EBC Day 05 – Phakding to Namche Bazaar
Today I witnessed the mountains come to life! I woke up at 04:30 and went outside to do some stargazing in the crystal clear mountain skies, braving the brisk temperatures that were as low as -10 degrees Celsius. After setting up the intervalometer on my Nikon D7000, I stood watching the constellation Orion and Jupiter (then situated just above the Hyades cluster in Taurus) slowly set behind the mountains.The sun, with Venus just preceding it, began to rise in the east (Well, not quite - the motion of the sun across the sky is due to an optical illusion created by the Earth being a rotating reference frame); and as it did, the golden light (actually white light) that was emitted first lit up the tallest peaks and slowly worked its way down to the lower elevations. The consecutive lighting up of first the tallest peaks followed by those that were lower clearly showed our tendency to mistake mountains that are closer to be taller than those farther away. Since it is difficult for our senses to detect any parallax when dealing with scales and distances so large, our depth perception ends up affected. It also struck me then that I may need to dress warmer from here on as several hours in temperatures that low left my bare fingers tingling and my toes a little numb.
I set off from Phakding (elevation : 2610m) much later on in the morning (closer to 08:00) and crossed a suspension bridge shortly after, bringing me to the west bank of the Dudh Koshi River. The mighty river, that I had been following upstream since Lukla, drains the great Mount Everest massif and is also known as the 'Sapt Koshi' due to the seven rivers that make it up (the Sun Koshi, the Indravati River, the Bhola Koshi, the Dudh Koshi, the Arun River, Barun River, and Tamur River). The Dudh Koshi River begins just east of the deep turquoise lakes of Gokyo, the world’s highest freshwater lake system; and emerges from the Ngozumpa Glacier, the longest glacier in the Himalayas - a glacier that I would soon be walking on.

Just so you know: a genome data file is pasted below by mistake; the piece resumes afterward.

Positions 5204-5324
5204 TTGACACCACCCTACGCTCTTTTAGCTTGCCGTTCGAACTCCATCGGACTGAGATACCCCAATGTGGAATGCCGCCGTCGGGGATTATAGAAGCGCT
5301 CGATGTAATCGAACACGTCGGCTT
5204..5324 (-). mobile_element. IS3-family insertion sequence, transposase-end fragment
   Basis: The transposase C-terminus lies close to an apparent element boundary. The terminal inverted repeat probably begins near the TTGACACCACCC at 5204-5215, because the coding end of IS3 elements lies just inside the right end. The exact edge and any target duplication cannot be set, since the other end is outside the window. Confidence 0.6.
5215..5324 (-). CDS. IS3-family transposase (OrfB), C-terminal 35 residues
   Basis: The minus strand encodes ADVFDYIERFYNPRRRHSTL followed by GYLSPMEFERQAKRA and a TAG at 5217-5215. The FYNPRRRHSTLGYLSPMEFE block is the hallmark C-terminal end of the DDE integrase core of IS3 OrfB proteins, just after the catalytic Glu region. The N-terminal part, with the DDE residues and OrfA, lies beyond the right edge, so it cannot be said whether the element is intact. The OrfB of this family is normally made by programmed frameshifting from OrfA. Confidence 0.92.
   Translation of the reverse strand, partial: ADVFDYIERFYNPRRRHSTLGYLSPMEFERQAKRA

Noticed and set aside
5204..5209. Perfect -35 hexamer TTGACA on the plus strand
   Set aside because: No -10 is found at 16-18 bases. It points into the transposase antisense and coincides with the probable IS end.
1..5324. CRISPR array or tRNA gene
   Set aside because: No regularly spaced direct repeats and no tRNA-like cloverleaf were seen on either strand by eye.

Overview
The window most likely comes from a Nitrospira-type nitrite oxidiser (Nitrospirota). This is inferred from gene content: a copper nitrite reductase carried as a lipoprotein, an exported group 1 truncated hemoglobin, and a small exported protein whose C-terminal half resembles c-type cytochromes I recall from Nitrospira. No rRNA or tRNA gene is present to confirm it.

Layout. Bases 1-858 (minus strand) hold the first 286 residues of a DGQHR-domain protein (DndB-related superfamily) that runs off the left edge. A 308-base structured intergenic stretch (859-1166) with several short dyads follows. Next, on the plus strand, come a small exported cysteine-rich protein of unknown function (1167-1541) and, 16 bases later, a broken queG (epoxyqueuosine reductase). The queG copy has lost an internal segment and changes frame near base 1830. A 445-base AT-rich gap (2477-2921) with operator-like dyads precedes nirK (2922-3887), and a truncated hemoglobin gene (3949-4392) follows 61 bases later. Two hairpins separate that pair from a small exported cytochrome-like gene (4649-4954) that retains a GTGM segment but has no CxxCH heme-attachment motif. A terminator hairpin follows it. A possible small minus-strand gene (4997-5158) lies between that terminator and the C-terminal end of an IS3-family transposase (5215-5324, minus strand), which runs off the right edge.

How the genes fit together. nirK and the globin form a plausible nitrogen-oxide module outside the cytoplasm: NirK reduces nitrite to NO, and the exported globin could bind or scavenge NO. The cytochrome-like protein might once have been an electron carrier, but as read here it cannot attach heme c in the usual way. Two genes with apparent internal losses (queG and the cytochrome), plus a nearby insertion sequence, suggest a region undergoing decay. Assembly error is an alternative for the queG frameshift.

I crossed the bridge to the east bank of the river and entered the small village of Monjo. The tourist information centre was right in the middle of the path and I stopped for a while to purchase my permit (which cost me NPR3000), lining up with all the other guides who were obtaining all the permits for their own respective groups. The Sagarmatha National Park entrance gate (and check-point) was also here since Monjo is located right at the edge of the boundary of the national park, with the town of Jesole located just on the other side.I reached Jesole (Nepali : जोरसल्ले) shortly after and stopped for lunch. The lunch was pretty basic--Fried rice (NPR350) and masala and ginger tea (NPR140)--as was the trek up to this point (taking me approximately 3 hours).